The size and complexity of an FPGA mandate a verification process that is similar to that for ASICs. Sophisticated UVM-based testbenches support simulation, often backed by emulation, as well. Formal tools are playing a key role here, ranging from automatic design checks through assertion-based verification with a range of powerful solvers. While it is true that FPGAs can be changed much more quickly and inexpensively than ASICs, the difficulty of detecting and diagnosing bugs in a large SoC means that thorough verification must be performed before entering the bring-up lab, OneSpin’s Khan said.

In fact, in one area the verification demands for an FPGA SoC are arguably greater than for an ASIC—equivalence checking between the RTL input and the post-synthesis netlist. The elaboration, synthesis, and optimization phases for an FPGA often make far more modifications to the design than a traditional ASIC logic synthesis flow. These changes can include moving logic across cycle boundaries, and implementing registers in memory structures. Thorough sequential equivalence checking is essential to ensure that the final FPGA design still matches the original designer intent in the RTL, Khan added.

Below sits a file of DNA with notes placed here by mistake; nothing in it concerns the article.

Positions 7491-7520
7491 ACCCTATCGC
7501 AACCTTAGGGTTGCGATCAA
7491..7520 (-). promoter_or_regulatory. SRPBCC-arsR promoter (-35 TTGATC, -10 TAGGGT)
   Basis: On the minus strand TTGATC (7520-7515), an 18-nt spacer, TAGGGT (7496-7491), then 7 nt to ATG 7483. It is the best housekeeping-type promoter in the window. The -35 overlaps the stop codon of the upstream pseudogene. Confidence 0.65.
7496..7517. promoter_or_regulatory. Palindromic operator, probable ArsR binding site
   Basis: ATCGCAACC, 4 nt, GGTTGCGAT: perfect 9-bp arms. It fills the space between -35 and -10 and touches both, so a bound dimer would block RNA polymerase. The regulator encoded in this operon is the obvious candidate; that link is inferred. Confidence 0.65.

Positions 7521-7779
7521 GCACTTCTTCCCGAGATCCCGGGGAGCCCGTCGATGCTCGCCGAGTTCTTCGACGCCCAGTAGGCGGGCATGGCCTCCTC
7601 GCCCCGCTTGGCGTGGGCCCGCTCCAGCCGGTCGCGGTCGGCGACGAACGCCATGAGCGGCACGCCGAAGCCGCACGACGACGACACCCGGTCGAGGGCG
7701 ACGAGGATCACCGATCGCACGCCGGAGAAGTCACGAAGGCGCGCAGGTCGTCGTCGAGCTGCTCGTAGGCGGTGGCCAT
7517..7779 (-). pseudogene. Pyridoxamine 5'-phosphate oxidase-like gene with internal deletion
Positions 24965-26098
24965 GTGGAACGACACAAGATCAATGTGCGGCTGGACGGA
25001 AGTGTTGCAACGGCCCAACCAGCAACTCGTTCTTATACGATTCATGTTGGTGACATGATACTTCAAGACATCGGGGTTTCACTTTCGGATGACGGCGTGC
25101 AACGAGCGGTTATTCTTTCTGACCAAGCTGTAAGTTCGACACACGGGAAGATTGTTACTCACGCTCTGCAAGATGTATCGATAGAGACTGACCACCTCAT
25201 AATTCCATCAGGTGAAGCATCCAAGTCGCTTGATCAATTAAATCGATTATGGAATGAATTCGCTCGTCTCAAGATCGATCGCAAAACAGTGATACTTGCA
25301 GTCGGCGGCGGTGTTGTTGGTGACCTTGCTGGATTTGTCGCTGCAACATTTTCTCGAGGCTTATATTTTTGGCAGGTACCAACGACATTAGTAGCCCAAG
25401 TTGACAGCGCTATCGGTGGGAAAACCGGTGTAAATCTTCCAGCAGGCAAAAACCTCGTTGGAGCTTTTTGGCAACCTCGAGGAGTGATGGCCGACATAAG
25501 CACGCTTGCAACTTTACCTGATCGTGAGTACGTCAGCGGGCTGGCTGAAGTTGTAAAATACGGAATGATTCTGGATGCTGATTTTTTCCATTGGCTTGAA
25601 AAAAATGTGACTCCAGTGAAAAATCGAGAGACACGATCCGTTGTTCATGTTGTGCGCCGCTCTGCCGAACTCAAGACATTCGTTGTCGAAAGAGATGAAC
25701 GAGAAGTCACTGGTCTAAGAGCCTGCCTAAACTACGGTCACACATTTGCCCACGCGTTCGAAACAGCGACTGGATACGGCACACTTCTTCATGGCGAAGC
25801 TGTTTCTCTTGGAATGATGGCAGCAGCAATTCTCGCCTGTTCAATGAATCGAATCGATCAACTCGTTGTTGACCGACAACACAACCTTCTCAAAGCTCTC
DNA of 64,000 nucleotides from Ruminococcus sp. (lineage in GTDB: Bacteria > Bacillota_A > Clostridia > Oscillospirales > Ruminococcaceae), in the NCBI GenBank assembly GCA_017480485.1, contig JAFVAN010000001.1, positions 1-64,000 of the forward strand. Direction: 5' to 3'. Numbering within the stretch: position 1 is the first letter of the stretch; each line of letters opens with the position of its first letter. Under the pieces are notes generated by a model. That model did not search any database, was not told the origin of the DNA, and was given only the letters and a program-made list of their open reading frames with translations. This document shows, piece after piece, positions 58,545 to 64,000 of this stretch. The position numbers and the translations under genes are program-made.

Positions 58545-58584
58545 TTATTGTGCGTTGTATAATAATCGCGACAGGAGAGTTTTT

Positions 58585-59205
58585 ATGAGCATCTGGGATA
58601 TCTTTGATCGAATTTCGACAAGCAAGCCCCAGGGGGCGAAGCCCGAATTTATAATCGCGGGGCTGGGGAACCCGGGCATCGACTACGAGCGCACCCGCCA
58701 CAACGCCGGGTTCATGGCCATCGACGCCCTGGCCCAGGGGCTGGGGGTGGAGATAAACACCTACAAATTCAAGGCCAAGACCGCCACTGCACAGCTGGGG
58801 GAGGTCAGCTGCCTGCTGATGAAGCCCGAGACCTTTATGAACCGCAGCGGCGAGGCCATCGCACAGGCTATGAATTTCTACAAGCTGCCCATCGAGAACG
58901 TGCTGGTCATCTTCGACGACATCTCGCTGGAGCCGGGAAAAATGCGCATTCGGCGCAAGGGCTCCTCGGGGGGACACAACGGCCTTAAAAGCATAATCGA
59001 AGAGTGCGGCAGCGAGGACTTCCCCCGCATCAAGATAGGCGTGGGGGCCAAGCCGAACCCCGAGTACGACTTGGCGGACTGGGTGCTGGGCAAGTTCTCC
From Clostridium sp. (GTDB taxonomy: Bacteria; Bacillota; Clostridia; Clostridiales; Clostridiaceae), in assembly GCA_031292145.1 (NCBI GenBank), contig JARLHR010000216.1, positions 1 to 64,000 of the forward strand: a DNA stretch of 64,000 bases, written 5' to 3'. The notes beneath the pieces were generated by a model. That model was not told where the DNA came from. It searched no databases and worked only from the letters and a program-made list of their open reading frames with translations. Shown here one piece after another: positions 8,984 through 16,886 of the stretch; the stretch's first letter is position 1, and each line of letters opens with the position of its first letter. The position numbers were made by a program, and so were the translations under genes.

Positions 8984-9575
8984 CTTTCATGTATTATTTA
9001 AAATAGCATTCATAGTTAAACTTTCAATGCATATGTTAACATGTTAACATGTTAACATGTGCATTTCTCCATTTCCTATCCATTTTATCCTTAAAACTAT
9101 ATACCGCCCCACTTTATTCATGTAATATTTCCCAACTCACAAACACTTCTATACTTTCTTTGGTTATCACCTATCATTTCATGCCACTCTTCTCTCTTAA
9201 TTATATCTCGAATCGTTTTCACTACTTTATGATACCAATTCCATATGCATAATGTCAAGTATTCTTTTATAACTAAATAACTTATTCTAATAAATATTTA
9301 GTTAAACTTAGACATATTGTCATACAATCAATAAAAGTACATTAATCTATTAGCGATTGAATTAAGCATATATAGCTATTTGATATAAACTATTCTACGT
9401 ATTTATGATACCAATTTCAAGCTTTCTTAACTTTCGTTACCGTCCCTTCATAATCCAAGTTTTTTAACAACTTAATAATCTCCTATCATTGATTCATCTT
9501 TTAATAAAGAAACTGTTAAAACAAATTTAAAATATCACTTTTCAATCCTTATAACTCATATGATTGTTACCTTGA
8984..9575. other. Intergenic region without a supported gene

On the tool side, there’s also room to optimize performance. “With embedded vision applications, a lot of which are written for Zynq, you may get 5 frames per second. But if you accelerate that in hardware, you may get 25 to 30 frames per second. That paves the way for new kinds of devices. The problem is that simulation and verification of these devices isn’t simple. You need integration between the software and the hardware, and that’s difficult. If you run everything in the SoC, that’s too slow. It can take five to seven hours per simulation. You can save that time if you co-simulate,” Aldec’s de Luna said.

Put simply, the same kinds of approaches that are used in complex ASICs are now being used in complex FPGAs. That is becoming all the more critical as these devices are used in functional safety types of applications.